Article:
Lichtman on Wedding Worries

Johannes Lichtman

Johannes Lichtman

Johannes Lichtman (Such Good Work, Simon & Schuster) reviews Wedding Worries. Excerpts from Tin House Winter Reading 2018 Issue 78. Read full review here

 […] Wedding Worries is a polyphonic novel that takes place over twenty-four hours surrounding a country wedding. At the time I first read it, Wedding Worries had yet to be translated into English (though revered in Sweden and hailed in France as the “Nordic Rimbaud” and in Italy as the “Swedish Camus,” Dagerman has yet to break through in America), but the novel was recently released in a highly readable English translation by Paul Norlén with Lo Dagerman. The story centers on Hildur, who is in love and secretly pregnant, but whose beloved has asked her to wait a few years for him to make some money. Instead, she has agreed to marry the wealthy and vulgar butcher from town to avoid the fate of her sister, who had a child out of wedlock and is now stuck on her parents’ farm with her son, bitter and ostracized. Like most of Dagerman’s books, the novel is marked by brutality, but amidst the violence and toil, it’s also a very funny book, populated by a large cast of characters firing one-liners and callbacks.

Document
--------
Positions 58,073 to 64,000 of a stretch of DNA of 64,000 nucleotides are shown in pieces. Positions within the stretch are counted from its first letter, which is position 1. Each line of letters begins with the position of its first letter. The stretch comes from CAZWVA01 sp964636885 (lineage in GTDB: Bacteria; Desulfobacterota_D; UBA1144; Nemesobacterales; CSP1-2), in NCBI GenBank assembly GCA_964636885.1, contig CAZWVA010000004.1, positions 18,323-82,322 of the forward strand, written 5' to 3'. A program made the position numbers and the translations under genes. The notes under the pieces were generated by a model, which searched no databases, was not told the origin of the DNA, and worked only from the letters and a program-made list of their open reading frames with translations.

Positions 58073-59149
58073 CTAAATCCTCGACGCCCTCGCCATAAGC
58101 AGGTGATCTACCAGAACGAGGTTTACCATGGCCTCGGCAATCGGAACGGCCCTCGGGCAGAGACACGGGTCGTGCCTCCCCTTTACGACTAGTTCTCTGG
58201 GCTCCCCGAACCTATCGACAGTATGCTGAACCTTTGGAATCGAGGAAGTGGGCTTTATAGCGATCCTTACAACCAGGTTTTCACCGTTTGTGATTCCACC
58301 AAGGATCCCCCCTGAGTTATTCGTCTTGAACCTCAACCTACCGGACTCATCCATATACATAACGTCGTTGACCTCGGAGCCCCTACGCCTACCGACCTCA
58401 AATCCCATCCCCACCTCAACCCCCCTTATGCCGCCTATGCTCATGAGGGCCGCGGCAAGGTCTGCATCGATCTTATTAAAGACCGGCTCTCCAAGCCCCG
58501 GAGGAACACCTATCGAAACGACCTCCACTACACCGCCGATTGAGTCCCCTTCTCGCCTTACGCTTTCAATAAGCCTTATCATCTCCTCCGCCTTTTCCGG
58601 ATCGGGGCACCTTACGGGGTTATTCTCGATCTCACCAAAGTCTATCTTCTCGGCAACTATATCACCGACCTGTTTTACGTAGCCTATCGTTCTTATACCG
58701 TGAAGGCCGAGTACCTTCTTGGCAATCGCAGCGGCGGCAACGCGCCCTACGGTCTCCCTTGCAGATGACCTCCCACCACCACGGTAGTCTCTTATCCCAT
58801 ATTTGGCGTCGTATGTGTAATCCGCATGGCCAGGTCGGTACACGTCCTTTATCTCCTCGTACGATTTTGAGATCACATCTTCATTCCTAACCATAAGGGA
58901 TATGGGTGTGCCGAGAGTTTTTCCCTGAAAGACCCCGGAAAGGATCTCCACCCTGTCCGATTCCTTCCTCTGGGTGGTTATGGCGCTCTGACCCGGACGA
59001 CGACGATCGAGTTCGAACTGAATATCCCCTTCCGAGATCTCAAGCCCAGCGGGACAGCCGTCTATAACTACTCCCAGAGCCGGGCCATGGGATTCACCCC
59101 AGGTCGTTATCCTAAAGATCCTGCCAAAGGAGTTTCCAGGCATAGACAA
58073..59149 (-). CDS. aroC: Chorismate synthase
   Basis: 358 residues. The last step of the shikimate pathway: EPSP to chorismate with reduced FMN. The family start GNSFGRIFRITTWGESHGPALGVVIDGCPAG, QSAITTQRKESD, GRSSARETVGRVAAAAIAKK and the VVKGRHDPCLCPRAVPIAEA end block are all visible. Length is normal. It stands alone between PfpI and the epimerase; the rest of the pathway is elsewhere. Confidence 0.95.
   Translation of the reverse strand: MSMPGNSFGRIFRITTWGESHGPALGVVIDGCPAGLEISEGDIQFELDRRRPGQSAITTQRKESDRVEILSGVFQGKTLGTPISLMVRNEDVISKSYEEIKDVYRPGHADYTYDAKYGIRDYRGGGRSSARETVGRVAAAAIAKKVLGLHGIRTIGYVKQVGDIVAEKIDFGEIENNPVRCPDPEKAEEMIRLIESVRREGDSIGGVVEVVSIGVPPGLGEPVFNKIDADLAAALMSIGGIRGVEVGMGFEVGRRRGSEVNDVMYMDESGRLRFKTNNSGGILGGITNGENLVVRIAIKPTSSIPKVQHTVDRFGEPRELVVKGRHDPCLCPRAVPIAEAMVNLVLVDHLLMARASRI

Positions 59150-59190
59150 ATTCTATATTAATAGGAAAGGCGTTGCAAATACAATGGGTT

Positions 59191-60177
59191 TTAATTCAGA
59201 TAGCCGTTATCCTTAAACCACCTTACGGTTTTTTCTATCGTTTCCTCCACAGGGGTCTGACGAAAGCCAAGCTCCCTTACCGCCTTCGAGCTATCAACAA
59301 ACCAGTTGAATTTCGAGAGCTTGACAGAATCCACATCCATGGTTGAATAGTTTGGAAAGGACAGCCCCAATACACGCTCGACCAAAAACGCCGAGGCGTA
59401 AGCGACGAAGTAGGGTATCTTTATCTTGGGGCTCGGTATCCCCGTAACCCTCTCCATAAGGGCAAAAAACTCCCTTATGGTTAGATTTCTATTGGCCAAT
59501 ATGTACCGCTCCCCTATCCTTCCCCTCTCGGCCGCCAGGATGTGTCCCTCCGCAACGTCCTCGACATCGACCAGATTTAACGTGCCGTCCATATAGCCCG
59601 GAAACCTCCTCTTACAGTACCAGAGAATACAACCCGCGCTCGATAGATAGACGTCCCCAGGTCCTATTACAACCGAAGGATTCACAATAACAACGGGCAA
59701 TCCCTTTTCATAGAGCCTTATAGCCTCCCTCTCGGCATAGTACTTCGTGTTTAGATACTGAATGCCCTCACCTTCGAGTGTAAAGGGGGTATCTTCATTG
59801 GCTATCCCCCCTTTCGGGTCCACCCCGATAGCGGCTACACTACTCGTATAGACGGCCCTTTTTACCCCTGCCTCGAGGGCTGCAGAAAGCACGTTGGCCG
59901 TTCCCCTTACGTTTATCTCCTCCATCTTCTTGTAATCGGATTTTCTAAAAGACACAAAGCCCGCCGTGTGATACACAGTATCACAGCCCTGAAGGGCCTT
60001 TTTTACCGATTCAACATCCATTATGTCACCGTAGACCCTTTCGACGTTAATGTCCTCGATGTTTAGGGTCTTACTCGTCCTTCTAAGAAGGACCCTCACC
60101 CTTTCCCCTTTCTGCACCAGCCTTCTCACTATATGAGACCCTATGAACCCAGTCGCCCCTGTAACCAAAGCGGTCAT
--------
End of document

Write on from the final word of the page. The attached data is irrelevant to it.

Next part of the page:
imgres-5As the story begins, we see a host of people who are stuck: Hildur’s father is stuck in the attic, a recluse scared of the world. “Slow and steady—that’s how God made snails, or whoever it was who made them,” he muses from the room he never leaves. “But whoever made them, he did it well. For what does a snail need speed for? Whatever he treads on is his. Wherever he turns in this world his building rests on its own ground.” Hildur’s mother is stuck watching her favorite daughter leave home for an unworthy husband. And Hildur is stuck in the pregnancy that’s necessitating her marriage.

My own stuckness was less severe than that of any of the characters (while also more severe, since I was a real person). But the thing that separates Wedding Worries from the darkness of Dagerman’s early books (“early” meaning the ones written three or four years prior), and the thing that made it so important for me at the time, is that the characters find ways to get unstuck. […]

A central theme in Dagerman is the importance of free will, even if the action the individual chooses is only symbolic. As he slid deeper into writer’s block, Dagerman tried to convince himself that writing didn’t matter as long as he still had his freedom: “My possibilities are limited only if I try to quantify them according to the number of words or books that I turn out before I die. But who demands an accounting of this sort?” The world, of course, demands an accounting. At the time I picked up Wedding Worries, I wasn’t just waiting to hear if someone would pay me for my words; I was waiting for validation from the world. But as Dagerman argued, as much to himself as anyone else, the individual is the sum of her choices, not her achievements. Even if no one publishes your book, I thought while reading Dagerman, you still chose to write it. […]

 

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